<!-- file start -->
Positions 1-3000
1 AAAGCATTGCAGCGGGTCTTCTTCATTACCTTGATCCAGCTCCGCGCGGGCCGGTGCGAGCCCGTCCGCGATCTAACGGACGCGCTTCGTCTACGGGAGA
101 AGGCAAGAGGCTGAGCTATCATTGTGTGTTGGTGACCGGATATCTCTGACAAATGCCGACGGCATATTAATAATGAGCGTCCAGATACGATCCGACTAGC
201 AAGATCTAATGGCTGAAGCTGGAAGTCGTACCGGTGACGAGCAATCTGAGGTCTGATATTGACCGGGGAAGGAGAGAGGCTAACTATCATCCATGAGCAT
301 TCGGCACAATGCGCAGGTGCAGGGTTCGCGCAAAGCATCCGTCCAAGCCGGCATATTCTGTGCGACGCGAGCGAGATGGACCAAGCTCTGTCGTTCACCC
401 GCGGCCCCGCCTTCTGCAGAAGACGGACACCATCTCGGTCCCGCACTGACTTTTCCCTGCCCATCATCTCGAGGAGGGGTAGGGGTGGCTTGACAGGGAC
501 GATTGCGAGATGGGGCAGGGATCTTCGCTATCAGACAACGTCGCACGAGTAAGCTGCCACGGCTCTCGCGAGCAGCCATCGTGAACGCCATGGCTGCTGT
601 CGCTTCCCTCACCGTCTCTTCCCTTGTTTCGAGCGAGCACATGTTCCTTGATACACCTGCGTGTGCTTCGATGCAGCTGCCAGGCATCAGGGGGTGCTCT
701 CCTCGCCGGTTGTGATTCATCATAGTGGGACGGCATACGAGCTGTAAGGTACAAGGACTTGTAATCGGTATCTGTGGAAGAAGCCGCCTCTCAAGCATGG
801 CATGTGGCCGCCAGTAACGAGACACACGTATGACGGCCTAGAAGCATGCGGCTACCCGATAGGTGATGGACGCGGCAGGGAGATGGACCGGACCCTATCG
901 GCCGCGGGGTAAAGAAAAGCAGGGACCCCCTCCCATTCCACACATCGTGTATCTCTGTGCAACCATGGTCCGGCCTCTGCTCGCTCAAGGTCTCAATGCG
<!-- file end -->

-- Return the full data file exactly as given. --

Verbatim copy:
Positions 1-3000
1 AAAGCATTGCAGCGGGTCTTCTTCATTACCTTGATCCAGCTCCGCGCGGGCCGGTGCGAGCCCGTCCGCGATCTAACGGACGCGCTTCGTCTACGGGAGA
101 AGGCAAGAGGCTGAGCTATCATTGTGTGTTGGTGACCGGATATCTCTGACAAATGCCGACGGCATATTAATAATGAGCGTCCAGATACGATCCGACTAGC
201 AAGATCTAATGGCTGAAGCTGGAAGTCGTACCGGTGACGAGCAATCTGAGGTCTGATATTGACCGGGGAAGGAGAGAGGCTAACTATCATCCATGAGCAT
301 TCGGCACAATGCGCAGGTGCAGGGTTCGCGCAAAGCATCCGTCCAAGCCGGCATATTCTGTGCGACGCGAGCGAGATGGACCAAGCTCTGTCGTTCACCC
401 GCGGCCCCGCCTTCTGCAGAAGACGGACACCATCTCGGTCCCGCACTGACTTTTCCCTGCCCATCATCTCGAGGAGGGGTAGGGGTGGCTTGACAGGGAC
501 GATTGCGAGATGGGGCAGGGATCTTCGCTATCAGACAACGTCGCACGAGTAAGCTGCCACGGCTCTCGCGAGCAGCCATCGTGAACGCCATGGCTGCTGT
601 CGCTTCCCTCACCGTCTCTTCCCTTGTTTCGAGCGAGCACATGTTCCTTGATACACCTGCGTGTGCTTCGATGCAGCTGCCAGGCATCAGGGGGTGCTCT
701 CCTCGCCGGTTGTGATTCATCATAGTGGGACGGCATACGAGCTGTAAGGTACAAGGACTTGTAATCGGTATCTGTGGAAGAAGCCGCCTCTCAAGCATGG
801 CATGTGGCCGCCAGTAACGAGACACACGTATGACGGCCTAGAAGCATGCGGCTACCCGATAGGTGATGGACGCGGCAGGGAGATGGACCGGACCCTATCG
901 GCCGCGGGGTAAAGAAAAGCAGGGACCCCCTCCCATTCCACACATCGTGTATCTCTGTGCAACCATGGTCCGGCCTCTGCTCGCTCAAGGTCTCAATGCG